Disabled people have raised serious concerns about the rising tide of coronavirus-related disability hate crime, amid fears that this could increase even further when new laws on the wearing of face coverings go live tomorrow.
From tomorrow (Friday), it will be compulsory to wear a face covering in shops and supermarkets in England.
Many disabled people are exempt, the government has made clear.
But despite those exemptions, many disabled people who cannot wear face coverings have already been subjected to disability-related hostility online and while travelling on public transport, where it is already compulsory – except for those with exemptions – to wear a face covering.
Stephen Brookes, a former coordinator of the Disability Hate Crime Network and now an ambassador for Disability Rights UK, has written to key figures in government, the police, the Crown Prosecution Service (CPS) and disability organisations about his concerns on “mask hostility”.
He says in his letter: “In my 12 years of dealing with disability hate crime up to June 2018, it was clear that abuse of disabled people has always been problematic at times of tension, but we are now in uncharted territory, which is supported by examples we are seeing at all levels.”
Brookes (pictured, left), who is also the minister for disabled people’s rail sector champion, although he was not speaking in that capacity, added: “We must both re-assure and support disabled people in terms of real hostility and remind perpetrators that verbal abuse can still be recognised as a potential hate crime and as such will not be tolerated.
“Can we all take stock and ensure that disabled people are not bullied out of any normal life we should be able to expect, and remind the public and those who affect our lives that the added pressure of fear should not be added to an already difficult situation.”
He has also now raised concerns about comments made during a radio interview yesterday (Wednesday) by the Metropolitan police’s commissioner, Cressida Dick.
Asked about customers who were refusing to wear masks in shops, she told LBC: “My hope is that the vast majority of people will comply, and that people who are not complying will be shamed into complying or shamed to leave the store by the store keepers or by other members of the public.”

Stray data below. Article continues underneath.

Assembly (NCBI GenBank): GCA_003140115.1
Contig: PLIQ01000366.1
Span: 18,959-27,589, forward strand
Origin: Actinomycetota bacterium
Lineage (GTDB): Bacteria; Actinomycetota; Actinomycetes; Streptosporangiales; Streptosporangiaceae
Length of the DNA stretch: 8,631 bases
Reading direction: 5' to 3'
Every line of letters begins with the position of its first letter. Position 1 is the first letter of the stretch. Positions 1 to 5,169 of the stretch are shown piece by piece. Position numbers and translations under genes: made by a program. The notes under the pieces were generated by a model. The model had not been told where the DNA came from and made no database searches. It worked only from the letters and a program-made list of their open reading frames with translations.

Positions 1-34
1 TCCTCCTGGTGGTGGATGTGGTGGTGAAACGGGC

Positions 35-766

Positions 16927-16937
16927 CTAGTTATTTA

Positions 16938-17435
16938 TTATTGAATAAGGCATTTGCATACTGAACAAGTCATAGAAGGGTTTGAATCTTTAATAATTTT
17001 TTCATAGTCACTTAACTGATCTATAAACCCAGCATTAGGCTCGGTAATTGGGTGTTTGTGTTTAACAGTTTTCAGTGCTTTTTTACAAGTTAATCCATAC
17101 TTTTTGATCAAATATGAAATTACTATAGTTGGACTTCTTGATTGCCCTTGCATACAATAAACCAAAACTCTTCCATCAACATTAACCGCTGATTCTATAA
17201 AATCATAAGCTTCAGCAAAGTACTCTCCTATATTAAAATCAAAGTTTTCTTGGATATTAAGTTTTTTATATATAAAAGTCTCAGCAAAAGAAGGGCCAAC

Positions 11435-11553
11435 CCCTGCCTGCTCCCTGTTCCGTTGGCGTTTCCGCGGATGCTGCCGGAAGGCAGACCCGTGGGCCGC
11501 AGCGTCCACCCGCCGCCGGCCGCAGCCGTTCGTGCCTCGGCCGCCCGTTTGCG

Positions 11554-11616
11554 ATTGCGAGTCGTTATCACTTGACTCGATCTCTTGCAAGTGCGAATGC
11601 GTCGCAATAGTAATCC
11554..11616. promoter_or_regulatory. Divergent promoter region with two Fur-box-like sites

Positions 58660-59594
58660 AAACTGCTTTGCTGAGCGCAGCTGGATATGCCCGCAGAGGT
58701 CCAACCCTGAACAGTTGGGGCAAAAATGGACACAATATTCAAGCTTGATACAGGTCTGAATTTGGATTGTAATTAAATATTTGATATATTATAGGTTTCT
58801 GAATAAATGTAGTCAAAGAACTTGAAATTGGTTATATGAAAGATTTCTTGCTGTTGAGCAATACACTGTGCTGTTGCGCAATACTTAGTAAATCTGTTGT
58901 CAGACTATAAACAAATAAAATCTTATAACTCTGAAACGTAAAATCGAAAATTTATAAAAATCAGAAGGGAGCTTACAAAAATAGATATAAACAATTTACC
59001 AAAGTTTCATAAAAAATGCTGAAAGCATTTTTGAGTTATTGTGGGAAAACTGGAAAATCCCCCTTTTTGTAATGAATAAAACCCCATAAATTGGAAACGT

Brookes said: “This statement by Met chief Cressida Dick is most seriously unhelpful, and potentially could lead to hostility and hate crime against those who can’t wear face masks.
“She needs to change and clarify that view most urgently.”
Last week, Fazilet Hadi (pictured, centre), head of policy for Disability Rights UK, called on the government to recognise the need for “balanced messaging” on face coverings, including “that some disabled people cannot wear face coverings and that this should be respected”.
She told the minister for disabled people, Justin Tomlinson, in a letter: “If the messaging doesn’t change, millions of disabled people will not be able to safely leave their homes.
“For those of us that do, we will experience fear, anxiety, possible conflict with public and police and demands to prove our impairment/illness.”
Inclusion London is the lead organisation for the London DDPO Hate Crime Partnership, working with 20 Deaf and disabled people’s organisations (DDPOs) across the capital.
During the coronavirus crisis, it has been running a weekly survey of DDPOs that run hate crime advocacy services on the incidence and types of hate crime disabled people have experienced during lockdown, and now it is being eased.
Its latest weekly survey found 62 per cent of DDPOs reported an increase in disability hate crime referrals on the previous week.
Among the trends, Inclusion London has seen a rise in disability hate crime by neighbours of disabled people, and an increase in cases of disabled people being spat at while out in public because of the mistaken idea that disabled people are “virus spreaders”.
There has also been an increase in online hate crime, with disabled people “told that their lives are inferior and [that they] are taking up resources from non-disabled people”.
Disabled people have also reported being targeted while shopping if they have personal assistants or carers with them or if they need priority in shopping queues.
Inclusion London said: “Disability hate crime during the coronavirus pandemic has not come from nowhere – the image of disabled people as virus spreaders and taking resources from non-disabled people must be tackled.”